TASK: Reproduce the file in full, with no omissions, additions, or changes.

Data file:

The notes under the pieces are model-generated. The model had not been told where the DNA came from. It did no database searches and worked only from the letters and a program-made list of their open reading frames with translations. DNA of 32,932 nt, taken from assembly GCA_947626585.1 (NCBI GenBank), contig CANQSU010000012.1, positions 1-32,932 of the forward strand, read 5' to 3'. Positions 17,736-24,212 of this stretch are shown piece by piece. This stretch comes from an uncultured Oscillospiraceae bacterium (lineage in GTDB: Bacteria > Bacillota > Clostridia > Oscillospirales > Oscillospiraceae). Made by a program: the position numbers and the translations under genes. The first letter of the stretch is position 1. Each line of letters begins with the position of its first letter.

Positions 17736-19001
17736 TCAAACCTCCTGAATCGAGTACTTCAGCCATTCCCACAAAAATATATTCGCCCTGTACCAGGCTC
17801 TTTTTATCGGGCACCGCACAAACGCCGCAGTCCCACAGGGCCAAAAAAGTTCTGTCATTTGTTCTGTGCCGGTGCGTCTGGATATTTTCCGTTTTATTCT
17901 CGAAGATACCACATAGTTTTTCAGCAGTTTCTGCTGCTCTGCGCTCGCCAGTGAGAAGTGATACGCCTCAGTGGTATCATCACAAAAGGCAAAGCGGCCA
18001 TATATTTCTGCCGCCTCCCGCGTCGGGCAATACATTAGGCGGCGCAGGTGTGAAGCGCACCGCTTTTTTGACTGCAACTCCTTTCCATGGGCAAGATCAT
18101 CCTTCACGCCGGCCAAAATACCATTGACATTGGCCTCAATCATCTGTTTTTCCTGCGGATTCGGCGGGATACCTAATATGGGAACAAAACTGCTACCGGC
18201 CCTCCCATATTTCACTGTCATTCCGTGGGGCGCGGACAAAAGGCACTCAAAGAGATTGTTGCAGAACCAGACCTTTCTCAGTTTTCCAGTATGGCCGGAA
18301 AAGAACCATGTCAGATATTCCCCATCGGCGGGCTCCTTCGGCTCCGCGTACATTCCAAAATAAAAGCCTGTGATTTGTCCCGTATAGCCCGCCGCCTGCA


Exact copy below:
The notes under the pieces are model-generated. The model had not been told where the DNA came from. It did no database searches and worked only from the letters and a program-made list of their open reading frames with translations. DNA of 32,932 nt, taken from assembly GCA_947626585.1 (NCBI GenBank), contig CANQSU010000012.1, positions 1-32,932 of the forward strand, read 5' to 3'. Positions 17,736-24,212 of this stretch are shown piece by piece. This stretch comes from an uncultured Oscillospiraceae bacterium (lineage in GTDB: Bacteria > Bacillota > Clostridia > Oscillospirales > Oscillospiraceae). Made by a program: the position numbers and the translations under genes. The first letter of the stretch is position 1. Each line of letters begins with the position of its first letter.

Positions 17736-19001
17736 TCAAACCTCCTGAATCGAGTACTTCAGCCATTCCCACAAAAATATATTCGCCCTGTACCAGGCTC
17801 TTTTTATCGGGCACCGCACAAACGCCGCAGTCCCACAGGGCCAAAAAAGTTCTGTCATTTGTTCTGTGCCGGTGCGTCTGGATATTTTCCGTTTTATTCT
17901 CGAAGATACCACATAGTTTTTCAGCAGTTTCTGCTGCTCTGCGCTCGCCAGTGAGAAGTGATACGCCTCAGTGGTATCATCACAAAAGGCAAAGCGGCCA
18001 TATATTTCTGCCGCCTCCCGCGTCGGGCAATACATTAGGCGGCGCAGGTGTGAAGCGCACCGCTTTTTTGACTGCAACTCCTTTCCATGGGCAAGATCAT
18101 CCTTCACGCCGGCCAAAATACCATTGACATTGGCCTCAATCATCTGTTTTTCCTGCGGATTCGGCGGGATACCTAATATGGGAACAAAACTGCTACCGGC
18201 CCTCCCATATTTCACTGTCATTCCGTGGGGCGCGGACAAAAGGCACTCAAAGAGATTGTTGCAGAACCAGACCTTTCTCAGTTTTCCAGTATGGCCGGAA
18301 AAGAACCATGTCAGATATTCCCCATCGGCGGGCTCCTTCGGCTCCGCGTACATTCCAAAATAAAAGCCTGTGATTTGTCCCGTATAGCCCGCCGCCTGCA